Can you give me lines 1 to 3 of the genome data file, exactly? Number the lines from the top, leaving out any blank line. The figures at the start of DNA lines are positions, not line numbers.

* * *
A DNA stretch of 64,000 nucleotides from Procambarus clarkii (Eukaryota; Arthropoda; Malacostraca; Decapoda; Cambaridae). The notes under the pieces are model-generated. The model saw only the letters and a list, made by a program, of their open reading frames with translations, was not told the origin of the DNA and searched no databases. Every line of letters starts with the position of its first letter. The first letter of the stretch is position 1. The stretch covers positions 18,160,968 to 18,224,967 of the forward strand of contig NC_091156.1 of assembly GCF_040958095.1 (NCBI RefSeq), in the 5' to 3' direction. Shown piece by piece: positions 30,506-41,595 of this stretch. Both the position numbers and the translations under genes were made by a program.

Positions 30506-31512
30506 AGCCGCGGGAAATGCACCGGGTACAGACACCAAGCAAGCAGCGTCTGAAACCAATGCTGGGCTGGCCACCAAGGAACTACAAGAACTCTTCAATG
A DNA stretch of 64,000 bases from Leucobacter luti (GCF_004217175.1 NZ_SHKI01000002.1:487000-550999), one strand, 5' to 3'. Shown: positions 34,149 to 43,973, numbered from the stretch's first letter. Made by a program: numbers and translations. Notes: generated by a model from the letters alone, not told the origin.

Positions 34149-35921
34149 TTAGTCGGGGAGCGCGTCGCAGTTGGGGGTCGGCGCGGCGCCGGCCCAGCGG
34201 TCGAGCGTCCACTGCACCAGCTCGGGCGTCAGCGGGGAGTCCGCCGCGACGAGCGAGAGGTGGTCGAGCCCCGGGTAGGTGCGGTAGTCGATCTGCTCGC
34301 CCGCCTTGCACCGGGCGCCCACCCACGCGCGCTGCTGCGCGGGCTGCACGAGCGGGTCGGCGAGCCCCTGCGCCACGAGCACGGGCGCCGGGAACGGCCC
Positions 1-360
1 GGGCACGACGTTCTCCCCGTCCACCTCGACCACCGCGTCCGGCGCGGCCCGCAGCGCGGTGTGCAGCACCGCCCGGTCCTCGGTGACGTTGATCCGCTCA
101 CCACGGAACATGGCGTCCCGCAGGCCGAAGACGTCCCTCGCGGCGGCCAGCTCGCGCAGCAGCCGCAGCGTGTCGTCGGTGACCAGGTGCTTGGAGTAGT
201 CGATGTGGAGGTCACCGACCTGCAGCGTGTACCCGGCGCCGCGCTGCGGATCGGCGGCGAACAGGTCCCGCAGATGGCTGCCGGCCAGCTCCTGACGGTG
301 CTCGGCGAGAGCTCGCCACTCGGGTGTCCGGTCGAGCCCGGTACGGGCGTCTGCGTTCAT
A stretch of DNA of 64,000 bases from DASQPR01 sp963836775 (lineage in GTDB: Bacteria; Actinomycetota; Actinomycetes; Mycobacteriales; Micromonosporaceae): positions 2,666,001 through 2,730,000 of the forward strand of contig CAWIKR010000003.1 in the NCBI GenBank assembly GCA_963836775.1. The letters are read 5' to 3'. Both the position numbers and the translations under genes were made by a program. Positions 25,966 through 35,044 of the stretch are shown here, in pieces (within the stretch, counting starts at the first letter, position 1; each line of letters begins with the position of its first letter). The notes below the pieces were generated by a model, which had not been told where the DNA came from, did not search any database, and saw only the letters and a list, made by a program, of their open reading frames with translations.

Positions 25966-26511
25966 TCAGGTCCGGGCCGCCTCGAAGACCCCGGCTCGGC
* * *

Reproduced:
A DNA stretch of 64,000 nucleotides from Procambarus clarkii (Eukaryota; Arthropoda; Malacostraca; Decapoda; Cambaridae). The notes under the pieces are model-generated. The model saw only the letters and a list, made by a program, of their open reading frames with translations, was not told the origin of the DNA and searched no databases. Every line of letters starts with the position of its first letter. The first letter of the stretch is position 1. The stretch covers positions 18,160,968 to 18,224,967 of the forward strand of contig NC_091156.1 of assembly GCF_040958095.1 (NCBI RefSeq), in the 5' to 3' direction. Shown piece by piece: positions 30,506-41,595 of this stretch. Both the position numbers and the translations under genes were made by a program.

Positions 30506-31512
30506 AGCCGCGGGAAATGCACCGGGTACAGACACCAAGCAAGCAGCGTCTGAAACCAATGCTGGGCTGGCCACCAAGGAACTACAAGAACTCTTCAATG